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Charting Canada’s AI future: Firms must move quick, innovate, panel says

A recent Empire Club of Canada luncheon panel explored what Canadian organizations must do to keep up with the rest of the world when it comes to developing artificial intelligence (AI) advances, and, equally important, what the fallout will be if they do not.

Sal Rabbani, chair of the organization, kicked off the presentation, entitled Charting Canada’s AI Future: How to Build a Resilient Framework for Investment, Adoption, and Economic Prosperity, by saying there is much to consider when it comes to AI – “from government and investment to the state of adoption to the unimaginable way it will impact our economy, our workplaces and our lives.”

Prior to the panel discussion, there were opening remarks from Angus Lockhart, senior policy advisor at  the Dais, a public policy think tank at Toronto Metropolitan University (TMU), whose subject areas include the impact emerging technologies such as AI are having, or will have, on Canada and its economy.

“When we talk about commercialization of AI at the Dais, why do we care?” he asked. “Well, we care because – and this is a problem Canada has been facing for decades – there is declining productivity growth. Back in 2022, (federal finance minister) Chrystia Freeland acknowledged that we’re falling behind when it comes to economic practice productivity, and called it both a well known Canadian problem and an insidious one.

“This has been an ongoing problem for the last two decades, and to us, AI represents a path to challenging this – it is an opportunity to fight labour shortages, while increasing productivity and bolstering Canada’s competitiveness. That is assuming that we can adapt AI successfully in businesses, and that is a big assumption.”

The challenges and opportunities Canada faces were left to the panel, moderated by Jordan Jacobs, co-founder and managing partner of Radical Ventures, a venture capital firm that focuses on AI and deep tech, and co-founder of the Vector Institute, a not-for-profit organization dedicated to AI research.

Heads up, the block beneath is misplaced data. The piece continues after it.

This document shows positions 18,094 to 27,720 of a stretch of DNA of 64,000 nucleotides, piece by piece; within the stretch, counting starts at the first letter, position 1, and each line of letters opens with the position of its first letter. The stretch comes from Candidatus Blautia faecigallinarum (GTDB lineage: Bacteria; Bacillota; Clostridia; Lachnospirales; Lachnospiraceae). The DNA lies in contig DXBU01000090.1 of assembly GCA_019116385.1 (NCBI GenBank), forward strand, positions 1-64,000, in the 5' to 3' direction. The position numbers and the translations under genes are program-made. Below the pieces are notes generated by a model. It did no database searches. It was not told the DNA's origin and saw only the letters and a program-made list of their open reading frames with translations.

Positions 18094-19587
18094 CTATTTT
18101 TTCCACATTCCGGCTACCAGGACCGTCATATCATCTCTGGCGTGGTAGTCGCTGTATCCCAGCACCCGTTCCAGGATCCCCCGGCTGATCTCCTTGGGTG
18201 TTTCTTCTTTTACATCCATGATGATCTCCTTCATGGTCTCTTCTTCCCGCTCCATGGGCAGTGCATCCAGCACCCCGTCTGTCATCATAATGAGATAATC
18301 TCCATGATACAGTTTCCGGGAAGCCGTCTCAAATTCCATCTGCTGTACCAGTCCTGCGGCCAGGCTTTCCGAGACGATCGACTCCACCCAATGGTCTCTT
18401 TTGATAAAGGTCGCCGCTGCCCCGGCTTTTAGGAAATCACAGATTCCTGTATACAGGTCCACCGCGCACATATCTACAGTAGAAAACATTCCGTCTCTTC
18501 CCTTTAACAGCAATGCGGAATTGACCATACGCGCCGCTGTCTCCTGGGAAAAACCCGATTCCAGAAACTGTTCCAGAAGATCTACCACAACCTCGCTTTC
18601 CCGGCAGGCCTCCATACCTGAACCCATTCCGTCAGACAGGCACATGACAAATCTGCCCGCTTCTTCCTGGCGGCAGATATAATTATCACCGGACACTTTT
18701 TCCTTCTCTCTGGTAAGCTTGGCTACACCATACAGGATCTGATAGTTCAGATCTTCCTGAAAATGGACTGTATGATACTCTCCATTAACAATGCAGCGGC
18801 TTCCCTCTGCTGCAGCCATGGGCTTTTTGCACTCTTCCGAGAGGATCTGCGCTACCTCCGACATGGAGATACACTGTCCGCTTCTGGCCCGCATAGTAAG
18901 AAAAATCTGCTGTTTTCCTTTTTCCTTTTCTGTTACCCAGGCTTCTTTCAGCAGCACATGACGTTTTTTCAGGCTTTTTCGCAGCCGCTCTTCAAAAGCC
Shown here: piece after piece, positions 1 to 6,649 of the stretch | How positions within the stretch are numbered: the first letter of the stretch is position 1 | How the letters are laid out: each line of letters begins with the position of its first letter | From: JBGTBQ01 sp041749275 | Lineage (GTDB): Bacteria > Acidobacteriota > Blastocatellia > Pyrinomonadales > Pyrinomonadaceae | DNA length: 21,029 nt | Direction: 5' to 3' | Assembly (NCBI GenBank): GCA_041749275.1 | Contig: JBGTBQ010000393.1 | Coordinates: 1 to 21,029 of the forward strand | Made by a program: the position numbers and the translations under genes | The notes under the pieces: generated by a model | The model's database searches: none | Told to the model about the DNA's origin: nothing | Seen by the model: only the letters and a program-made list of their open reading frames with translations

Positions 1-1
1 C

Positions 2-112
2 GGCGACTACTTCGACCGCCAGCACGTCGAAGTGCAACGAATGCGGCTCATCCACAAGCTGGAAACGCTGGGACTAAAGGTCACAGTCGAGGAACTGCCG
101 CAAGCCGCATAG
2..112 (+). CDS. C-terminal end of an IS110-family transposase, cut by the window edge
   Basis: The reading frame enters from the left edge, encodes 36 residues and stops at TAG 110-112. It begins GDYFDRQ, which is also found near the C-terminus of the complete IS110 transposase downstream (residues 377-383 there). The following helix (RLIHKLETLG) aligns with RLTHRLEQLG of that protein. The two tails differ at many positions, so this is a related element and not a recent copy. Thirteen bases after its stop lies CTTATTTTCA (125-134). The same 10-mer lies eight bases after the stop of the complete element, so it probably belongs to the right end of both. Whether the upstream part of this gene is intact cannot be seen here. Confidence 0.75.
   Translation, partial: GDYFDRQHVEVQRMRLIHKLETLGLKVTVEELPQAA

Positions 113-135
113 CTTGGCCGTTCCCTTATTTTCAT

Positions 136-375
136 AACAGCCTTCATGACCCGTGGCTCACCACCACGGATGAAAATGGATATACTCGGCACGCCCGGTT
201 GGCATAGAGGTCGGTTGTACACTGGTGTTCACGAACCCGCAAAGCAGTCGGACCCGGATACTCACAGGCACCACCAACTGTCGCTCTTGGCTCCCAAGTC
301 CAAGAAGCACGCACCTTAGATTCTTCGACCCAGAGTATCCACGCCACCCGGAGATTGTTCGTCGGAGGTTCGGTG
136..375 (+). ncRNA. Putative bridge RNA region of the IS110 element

Joining him were Martin Kon, president and chief operating officer (COO) of Cohere, a Canadian tech firm that specializes in large language models (LLMs), Chris Walker, the chief executive officer (CEO) of Toronto-based chip manufacturer Untether AI, Mara Lederman, the co-founder and COO of Signal 1, an AI company that focuses on the healthcare sector, and Tony Gaffney, president and CEO of the Vector Institute.

Asked by Jacobs to describe the potential market opportunity for AI, Kon described it as the “biggest transformation and disruption to everything that the world is doing since the Mosaic browser came out in 1993, which was when the internet started to become mainstream.

“If you look at how much the world changed between 1995 and 2005, every single enterprise fundamentally changed everything they did, and those that did not, do not exist anymore. Those that did it well were extremely successful.

“The same will happen now in terms of enterprises that embrace AI, that are quick and innovate, versus those that do not.”

Lederman, formerly a professor at the University of Toronto’s Rotman School of Management, said that it is “probably uncontroversial to say three things about AI and healthcare: one: it is probably the biggest opportunity for AI – all types of AI, not just what we’re doing – two: almost no industry is as behind as healthcare in adopting AI, and three: we all believe we’ll get there, but none of us know exactly how.